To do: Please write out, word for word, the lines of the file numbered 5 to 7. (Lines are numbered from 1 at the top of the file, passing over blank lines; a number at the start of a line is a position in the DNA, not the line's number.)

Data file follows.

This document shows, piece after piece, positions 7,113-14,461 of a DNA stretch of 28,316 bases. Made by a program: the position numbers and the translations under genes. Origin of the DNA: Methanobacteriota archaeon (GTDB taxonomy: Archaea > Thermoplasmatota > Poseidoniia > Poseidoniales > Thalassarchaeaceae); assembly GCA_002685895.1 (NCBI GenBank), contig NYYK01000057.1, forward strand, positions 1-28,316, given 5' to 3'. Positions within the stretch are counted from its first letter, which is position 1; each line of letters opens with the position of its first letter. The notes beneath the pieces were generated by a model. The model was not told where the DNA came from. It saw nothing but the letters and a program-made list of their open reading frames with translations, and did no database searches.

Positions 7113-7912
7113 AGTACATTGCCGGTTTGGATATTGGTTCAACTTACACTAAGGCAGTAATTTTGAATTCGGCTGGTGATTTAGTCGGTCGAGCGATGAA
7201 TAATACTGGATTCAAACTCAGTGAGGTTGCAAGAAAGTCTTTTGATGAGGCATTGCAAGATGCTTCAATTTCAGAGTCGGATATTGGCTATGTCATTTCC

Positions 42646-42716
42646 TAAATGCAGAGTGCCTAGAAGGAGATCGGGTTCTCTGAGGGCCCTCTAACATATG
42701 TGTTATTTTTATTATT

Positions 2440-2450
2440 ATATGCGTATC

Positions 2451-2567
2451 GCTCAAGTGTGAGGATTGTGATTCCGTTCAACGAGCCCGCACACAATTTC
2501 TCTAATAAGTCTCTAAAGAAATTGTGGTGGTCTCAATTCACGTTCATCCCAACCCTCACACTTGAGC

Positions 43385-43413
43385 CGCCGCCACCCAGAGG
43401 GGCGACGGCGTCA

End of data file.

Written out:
Positions 42646-42716
42646 TAAATGCAGAGTGCCTAGAAGGAGATCGGGTTCTCTGAGGGCCCTCTAACATATG
42701 TGTTATTTTTATTATT